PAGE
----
In the hills outside San Marcos, a land battle is brewing between Newland Communities, which wants to build a 2,100-home development, and a neighbor, an exclusive resort called the Golden Door.
The project, dubbed Newland Sierra, sits on Deer Springs Road, just a few miles west of Interstate 15, and is one is a line of projects that would require a change to the county’s general plan, either by county supervisors or voters.
The Golden Door says the development represents a threat to their business because it would build homes and bring more people than live in Del Mar to the rocky slope across the street from their tranquil property, so they’ve filed lawsuits to try and halt the project.
But unlike other developments that have come before voters in North County, this fight isn’t shaping up to be the scrappy locals against the out-of-town millionaire. The Golden Door is owned by Joanne Conway, the billionaire wife of the cofounder of the Carlyle Group.
“We aren’t the Goliath in this one,” Rita Brandin, senior vice president with Newland, told VOSD’s Ry Rivard. “We’re the David.”
Vista’s Mixed-Use ‘Loophole’
When Vista set out to create a new vision for the city, it sought to combat sprawling development and make parts of the city more walkable by combining homes, shops and offices in dense areas.
The city faced a problem: The Great Recession was still dragging new construction down. To help kickstart development, Vista officials opted to allow developers to decide how much of a mix between commercial and residential to include in their projects in the city’s new walkable, urban areas.
Four years later, after the city adopted its new general plan, residential construction was the clear winner in the new mixed-use zones. In other words, there hasn’t been much of a mix. Already in some neighborhoods, that’s made problems the city tried to fix in the general plan even worse, like being able to walk to shops and work.
“What ended up happening is residential came back with a fury … but commercial is still lagging,” Councilman John Aguilera told me.
Neighborhood advocates say there’s a loophole in the code: Developers can opt not to build any commercial space, resulting in bigger residential projects at much lower standards than is possible in residential neighborhoods.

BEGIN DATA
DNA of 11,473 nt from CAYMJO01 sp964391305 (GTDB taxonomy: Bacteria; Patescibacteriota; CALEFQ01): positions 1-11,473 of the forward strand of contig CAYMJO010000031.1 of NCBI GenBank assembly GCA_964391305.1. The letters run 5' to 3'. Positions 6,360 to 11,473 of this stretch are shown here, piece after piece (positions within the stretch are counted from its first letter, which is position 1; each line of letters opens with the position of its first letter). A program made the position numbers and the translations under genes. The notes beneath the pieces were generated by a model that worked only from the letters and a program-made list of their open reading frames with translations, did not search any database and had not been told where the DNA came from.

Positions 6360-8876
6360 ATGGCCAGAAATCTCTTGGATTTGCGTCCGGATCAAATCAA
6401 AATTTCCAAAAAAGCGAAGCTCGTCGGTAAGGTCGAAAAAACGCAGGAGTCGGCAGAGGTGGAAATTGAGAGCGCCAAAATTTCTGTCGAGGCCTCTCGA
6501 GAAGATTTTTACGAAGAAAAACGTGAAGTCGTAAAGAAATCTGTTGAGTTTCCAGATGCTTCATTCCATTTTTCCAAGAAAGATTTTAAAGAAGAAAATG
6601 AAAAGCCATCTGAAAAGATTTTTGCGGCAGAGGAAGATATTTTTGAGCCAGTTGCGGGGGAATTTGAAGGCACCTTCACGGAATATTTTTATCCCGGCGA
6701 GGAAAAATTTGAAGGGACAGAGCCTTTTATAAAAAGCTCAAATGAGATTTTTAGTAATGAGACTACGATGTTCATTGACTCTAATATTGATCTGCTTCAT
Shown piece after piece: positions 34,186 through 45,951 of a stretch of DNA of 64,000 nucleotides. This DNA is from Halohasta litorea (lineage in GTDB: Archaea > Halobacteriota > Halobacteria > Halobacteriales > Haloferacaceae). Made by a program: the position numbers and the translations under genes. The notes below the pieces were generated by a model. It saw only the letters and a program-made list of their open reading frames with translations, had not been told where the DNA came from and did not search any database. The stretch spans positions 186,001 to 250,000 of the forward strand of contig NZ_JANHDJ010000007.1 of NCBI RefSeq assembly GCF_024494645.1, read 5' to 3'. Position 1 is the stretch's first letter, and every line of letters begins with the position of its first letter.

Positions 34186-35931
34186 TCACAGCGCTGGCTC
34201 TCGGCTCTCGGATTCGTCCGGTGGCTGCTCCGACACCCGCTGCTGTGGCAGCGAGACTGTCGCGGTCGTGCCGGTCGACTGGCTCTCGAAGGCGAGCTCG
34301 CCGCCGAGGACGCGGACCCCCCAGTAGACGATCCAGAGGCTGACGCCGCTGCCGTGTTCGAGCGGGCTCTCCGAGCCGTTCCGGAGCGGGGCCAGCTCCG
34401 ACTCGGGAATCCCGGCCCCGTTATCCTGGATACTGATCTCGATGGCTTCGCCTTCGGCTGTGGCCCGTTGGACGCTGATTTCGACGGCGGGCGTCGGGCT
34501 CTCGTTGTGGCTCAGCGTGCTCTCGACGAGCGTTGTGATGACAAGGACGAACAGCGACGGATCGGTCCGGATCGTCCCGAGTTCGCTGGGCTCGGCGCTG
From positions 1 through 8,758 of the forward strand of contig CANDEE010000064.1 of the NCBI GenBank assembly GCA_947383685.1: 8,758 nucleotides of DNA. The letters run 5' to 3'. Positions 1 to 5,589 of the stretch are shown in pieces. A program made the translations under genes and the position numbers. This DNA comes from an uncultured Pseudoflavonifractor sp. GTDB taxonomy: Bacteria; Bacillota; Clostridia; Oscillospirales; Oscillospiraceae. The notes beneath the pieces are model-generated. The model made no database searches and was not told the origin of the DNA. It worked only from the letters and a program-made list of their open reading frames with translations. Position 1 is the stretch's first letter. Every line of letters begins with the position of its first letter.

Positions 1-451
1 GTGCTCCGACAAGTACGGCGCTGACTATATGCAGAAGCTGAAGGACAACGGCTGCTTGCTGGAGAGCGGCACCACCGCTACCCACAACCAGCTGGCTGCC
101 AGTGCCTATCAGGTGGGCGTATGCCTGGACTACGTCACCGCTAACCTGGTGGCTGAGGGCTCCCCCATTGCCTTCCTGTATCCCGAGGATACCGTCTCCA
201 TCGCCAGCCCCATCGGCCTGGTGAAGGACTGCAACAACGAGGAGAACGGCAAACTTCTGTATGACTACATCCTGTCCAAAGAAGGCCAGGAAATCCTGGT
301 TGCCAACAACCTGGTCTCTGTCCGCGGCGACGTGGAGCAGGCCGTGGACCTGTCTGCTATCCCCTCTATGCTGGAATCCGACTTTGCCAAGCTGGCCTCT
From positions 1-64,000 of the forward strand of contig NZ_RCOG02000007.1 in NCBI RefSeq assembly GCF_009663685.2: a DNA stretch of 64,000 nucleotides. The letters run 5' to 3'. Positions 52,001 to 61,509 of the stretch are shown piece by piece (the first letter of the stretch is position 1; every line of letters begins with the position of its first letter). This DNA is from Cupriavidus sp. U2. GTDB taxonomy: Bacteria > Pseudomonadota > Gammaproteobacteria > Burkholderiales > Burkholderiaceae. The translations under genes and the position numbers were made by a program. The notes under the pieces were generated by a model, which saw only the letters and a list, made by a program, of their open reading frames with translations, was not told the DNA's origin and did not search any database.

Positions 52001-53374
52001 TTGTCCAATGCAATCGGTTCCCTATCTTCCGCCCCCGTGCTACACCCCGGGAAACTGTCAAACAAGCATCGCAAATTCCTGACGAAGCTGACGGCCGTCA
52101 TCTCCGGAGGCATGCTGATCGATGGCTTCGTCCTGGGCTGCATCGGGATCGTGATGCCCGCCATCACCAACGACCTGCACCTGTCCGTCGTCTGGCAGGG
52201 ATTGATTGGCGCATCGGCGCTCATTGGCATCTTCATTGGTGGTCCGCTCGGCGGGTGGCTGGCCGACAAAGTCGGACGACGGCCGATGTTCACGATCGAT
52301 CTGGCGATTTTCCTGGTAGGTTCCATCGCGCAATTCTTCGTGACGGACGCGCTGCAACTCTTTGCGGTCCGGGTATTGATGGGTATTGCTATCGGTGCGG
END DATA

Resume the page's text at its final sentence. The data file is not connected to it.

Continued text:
The City Council was set to consider the matter on Jan. 10, but after other items on the agenda stretched the meeting past the 4.5-hour mark, the Council pushed the issue to its next meeting.
Gaspar Sworn in as Supe
Last week, former Encinitas Mayor Kristin Gaspar was sworn in as supervisor for the county’s third district.
Gaspar unseated incumbent Dave Roberts, a Democrat, in the district that stretches from Encinitas to parts of Mission Valley, and north to Escondido. Coming out of Election Day, Gaspar was behind in the count, but as mail-in ballots were tallied, her lead grew.
She recently sat down with Voice’s Maya Srikrishnan to talk about the election, the transition to a countywide seat and how she’ll achieve what she promised during the campaign, which includes commitments to combat homelessness.
Gaspar said with the unprecedented time it took to count all the ballots, it was critical to get a few key positions on her staff filled.
“It’s been the longest shortest period imaginable. Because it took 20 days to count the ballots, it was a shorter transition than most would experience,” Gaspar said. “The most important that we wanted on board by Jan. 9, was the chief of staff – and we can check that box – the scheduler and also a communications director.”
The Coast News’ Aaron Burgin attended the ceremonial swearing-in, where Gaspar discussed her top priority: homelessness.
Burgin reports Gaspar compared the task to Florence Chadwick’s swim across the Catalina Channel, which she ended just miles from shore due to fog.
“As we try to take on some challenging issues throughout the region … we won’t always be able to see the land, but the main thing is that we have to keep our goal in sight, and before we ever enter the water, we have to establish our goal,” Gaspar said. “We can’t let the fog (obstacles) stop us short of reaching our goal. We have too much at stake.”
DA Is Investigating Former Poway Superintendent
While Poway Unified School District seeks $300,000 for unauthorized pay from its former superintendent, John Collins, Collins’ legal team let slip that he is now facing a criminal investigation by the district attorney’s office.
Not much is known about the investigation, but Voice’s Ashly McGlone details what we do know:
“In the Jan. 3 filing, Collins’ attorneys ask to delay all civil proceedings ‘until the conclusion of an ongoing investigation’ by the district attorney. ‘Counsel is informed that the San Diego District Attorney’s Office is investigating the allegations made in this civil action for possible criminal prosecution.’”
Also in the News
• The Encinitas City Council will decide whom to appoint to the Council seat vacated by Catherine Blakespear when she assumed the mayor’s chair, from among 16 – count ‘em, 16 – applicants. (The Coast News)
• Rep. Darrell Issa introduced rules to make it tougher for companies to get H-1B visa workers, the program that allows for highly skilled foreign labor. (Los Angeles Times)
• A narrow alley that is the primary access for some homes in Leucadia ain’t big enough to handle large commercial traffic for the businesses that also share it. (The Coast News)
• At a meeting in Escondido, the California Public Utility Commission got an earful from ratepayers about who should pay for the 2007 wildfires. (KPBS)
• Among District Attorney Bonnie Dumanis’ announcement Tuesday on police shootings was the decision that two Sheriff’s Department officers were legally justified in shooting a man in Vista last August. (Union-Tribune)